Just 7.7% goes to the group's stated mission of providing $500 to $1,000 and free hygiene kits to fire victims, as well as small grants to volunteer firefighting companies, fire-prevention educational efforts and the like.

CharityNavigator has given the Firefighters Charitable Foundation 11 zero-star ratings in the dozen times it's reviewed the group since 2002, while CharityWatch grades the nonprofit as an "F." Missouri Attorney General Chris Koster included the foundation on a list of "15 Worst Charities" that he issued in 2010.

Tepedino admits his group does use high-cost telemarketers for fundraising, but says the nonprofit has no other option.

"We can't hire people to do

in-house telemarketing, we have to hire professionals," he says. "We don't have the equipment, we don't have the rooms -- we work off of $10 to $15 donations and we don't get any grants or anything like that."

The ex-slugger adds that the foundation does other forms of fundraising in-house.

For instance, Tepedino said his group took in some $20,000 to $25,000 at a New York fundraising dinner recently, "and we'll give 100% of that, other than some administrative expenses" to those in need.

The Committee for Missing Children

Money going to professional fundraisers:


CharityNavigator has given the Committee for Missing Children a zero-star rating out of a possible four stars all eight times it's reviewed the group in the past seven years. Similarly, CharityWatch gives the committee an "F" and Missouri's attorney general included the group on his 2010 list of worst charities.

The committee, which didn't return calls seeking comment, posts photos of lost kids on its website and provides other resources for parents. But Miniutti says the group spends almost 90 cents of every dollar it collects on professional fundraising fees. Just 11.1 cents go to actual charitable endeavors.

Cancer Survivors' Fund

Money going to professional fundraisers:


This charity claims to provide college scholarships, prosthetics and counseling to young people who either have cancer or are in remission.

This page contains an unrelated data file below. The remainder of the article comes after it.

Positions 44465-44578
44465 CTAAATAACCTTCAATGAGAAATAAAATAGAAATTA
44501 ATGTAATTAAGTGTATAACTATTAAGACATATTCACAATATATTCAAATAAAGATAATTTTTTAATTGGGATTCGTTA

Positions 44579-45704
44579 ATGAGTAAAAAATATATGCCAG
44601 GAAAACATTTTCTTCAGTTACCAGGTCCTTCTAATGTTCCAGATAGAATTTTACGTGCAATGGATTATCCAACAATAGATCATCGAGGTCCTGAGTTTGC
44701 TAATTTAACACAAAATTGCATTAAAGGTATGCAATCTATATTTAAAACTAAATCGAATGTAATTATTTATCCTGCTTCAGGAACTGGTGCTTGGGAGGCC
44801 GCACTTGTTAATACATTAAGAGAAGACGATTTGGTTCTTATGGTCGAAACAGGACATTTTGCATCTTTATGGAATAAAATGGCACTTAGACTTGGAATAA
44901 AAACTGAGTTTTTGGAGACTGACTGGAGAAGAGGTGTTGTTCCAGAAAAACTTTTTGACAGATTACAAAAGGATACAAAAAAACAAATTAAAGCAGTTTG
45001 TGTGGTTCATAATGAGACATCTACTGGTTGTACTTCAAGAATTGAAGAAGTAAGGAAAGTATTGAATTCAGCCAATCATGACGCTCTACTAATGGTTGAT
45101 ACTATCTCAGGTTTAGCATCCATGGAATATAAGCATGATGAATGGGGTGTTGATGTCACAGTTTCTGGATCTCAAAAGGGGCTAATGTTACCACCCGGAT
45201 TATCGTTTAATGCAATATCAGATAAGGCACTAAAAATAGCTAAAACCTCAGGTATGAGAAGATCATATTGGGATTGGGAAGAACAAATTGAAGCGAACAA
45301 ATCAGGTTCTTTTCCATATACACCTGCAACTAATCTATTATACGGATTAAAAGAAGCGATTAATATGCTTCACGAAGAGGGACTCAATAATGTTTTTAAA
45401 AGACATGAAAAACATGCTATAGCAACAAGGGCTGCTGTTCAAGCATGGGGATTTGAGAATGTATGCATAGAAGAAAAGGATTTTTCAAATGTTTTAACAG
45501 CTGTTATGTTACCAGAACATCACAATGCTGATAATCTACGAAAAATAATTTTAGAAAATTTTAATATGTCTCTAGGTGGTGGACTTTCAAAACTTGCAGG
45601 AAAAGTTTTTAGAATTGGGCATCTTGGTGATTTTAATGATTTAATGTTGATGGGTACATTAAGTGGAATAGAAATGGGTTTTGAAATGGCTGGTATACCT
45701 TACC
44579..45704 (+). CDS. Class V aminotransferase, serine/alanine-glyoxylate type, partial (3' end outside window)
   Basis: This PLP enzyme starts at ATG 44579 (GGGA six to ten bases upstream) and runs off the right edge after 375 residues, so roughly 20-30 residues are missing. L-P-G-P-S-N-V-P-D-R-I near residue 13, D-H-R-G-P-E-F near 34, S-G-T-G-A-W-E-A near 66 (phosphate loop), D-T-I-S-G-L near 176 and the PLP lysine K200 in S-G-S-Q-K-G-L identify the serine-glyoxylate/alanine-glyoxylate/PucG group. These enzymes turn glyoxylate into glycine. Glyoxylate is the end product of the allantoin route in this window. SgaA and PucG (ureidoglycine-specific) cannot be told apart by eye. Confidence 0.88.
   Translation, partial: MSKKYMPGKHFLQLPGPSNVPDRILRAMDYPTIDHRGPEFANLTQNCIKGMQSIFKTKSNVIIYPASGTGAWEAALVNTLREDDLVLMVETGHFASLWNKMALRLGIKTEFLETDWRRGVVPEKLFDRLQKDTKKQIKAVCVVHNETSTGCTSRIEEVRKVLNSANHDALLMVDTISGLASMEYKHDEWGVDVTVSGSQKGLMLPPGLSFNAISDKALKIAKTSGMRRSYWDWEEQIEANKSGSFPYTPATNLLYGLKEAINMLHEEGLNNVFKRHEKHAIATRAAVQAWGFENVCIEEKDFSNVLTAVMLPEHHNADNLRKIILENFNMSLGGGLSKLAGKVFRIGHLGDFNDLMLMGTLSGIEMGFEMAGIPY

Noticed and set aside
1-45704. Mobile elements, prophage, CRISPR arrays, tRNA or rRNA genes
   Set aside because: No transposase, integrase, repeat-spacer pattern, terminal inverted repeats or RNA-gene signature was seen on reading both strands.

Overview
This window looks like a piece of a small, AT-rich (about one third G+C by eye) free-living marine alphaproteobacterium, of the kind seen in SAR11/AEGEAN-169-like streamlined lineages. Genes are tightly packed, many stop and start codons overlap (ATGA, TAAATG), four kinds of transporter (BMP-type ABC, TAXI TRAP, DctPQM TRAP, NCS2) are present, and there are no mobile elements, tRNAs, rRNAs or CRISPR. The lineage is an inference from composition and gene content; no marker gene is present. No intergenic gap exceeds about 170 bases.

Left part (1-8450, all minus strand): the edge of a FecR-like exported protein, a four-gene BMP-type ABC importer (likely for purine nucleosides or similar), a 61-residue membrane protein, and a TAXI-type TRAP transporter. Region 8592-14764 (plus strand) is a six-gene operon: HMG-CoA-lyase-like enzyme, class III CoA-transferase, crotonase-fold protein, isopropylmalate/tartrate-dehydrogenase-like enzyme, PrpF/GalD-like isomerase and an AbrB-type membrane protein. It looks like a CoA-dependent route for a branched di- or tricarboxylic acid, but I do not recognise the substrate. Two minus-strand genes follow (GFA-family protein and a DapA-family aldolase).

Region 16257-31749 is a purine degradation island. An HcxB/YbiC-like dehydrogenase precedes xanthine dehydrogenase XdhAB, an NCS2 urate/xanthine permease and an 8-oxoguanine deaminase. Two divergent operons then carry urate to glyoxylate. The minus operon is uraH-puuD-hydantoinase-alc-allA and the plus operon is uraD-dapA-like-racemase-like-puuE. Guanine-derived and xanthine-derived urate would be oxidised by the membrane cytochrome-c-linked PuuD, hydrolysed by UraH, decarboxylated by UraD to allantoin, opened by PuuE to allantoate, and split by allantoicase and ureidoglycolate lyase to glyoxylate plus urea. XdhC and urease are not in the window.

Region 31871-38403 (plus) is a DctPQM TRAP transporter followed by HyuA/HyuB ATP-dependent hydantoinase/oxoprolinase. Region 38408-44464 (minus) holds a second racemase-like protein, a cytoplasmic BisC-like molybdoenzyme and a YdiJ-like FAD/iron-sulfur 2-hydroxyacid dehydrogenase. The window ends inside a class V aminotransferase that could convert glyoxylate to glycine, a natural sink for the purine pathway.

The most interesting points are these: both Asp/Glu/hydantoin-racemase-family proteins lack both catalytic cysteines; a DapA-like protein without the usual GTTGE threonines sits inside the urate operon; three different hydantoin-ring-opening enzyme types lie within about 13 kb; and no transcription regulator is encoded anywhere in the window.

CharityNavigator gives the Cancer Survivors' Fund a zero-star rating, though, primarily because the group spends just under 90 cents of every dollar raised on professional fundraising fees. Only 7.4% of money the charity takes in goes to the group's stated mission, according to CharityNavigator's analysis.

The fund, which did not return a call seeking comment, also gets an "F" from CharityWatch and made the Missouri attorney general's 2010 list of "15 Worst Charities."

The Disabled Police Officers Counseling Center

Money going to professional fundraisers:


This group claims to offer a crisis hotline and peer counseling to current and retired police officers, especially those who suffered disabling injuries in the of duty.

But CharityNavigator found that just 4.4 cents of the average dollar the Disabled Police Officers Counseling Center raises go toward such programs. Professional fundraising fees eat up nearly 95% of total donations.

The nonprofit has gotten a zero-star rating all six times CharityNavigator analyzed it since 2007. CharityWatch likewise gives the group an "F," while South Carolina's secretary of state included the nonprofit on last year's list of "Scrooge" charities.

The center could not be reached for comment, as calls to the group's business line rang to a voicemail mailbox that was full. A message sent to an email address associated with the charity went unanswered, while a "24-Hour National Crisis Hotline" advertised on the group's website has been disconnected.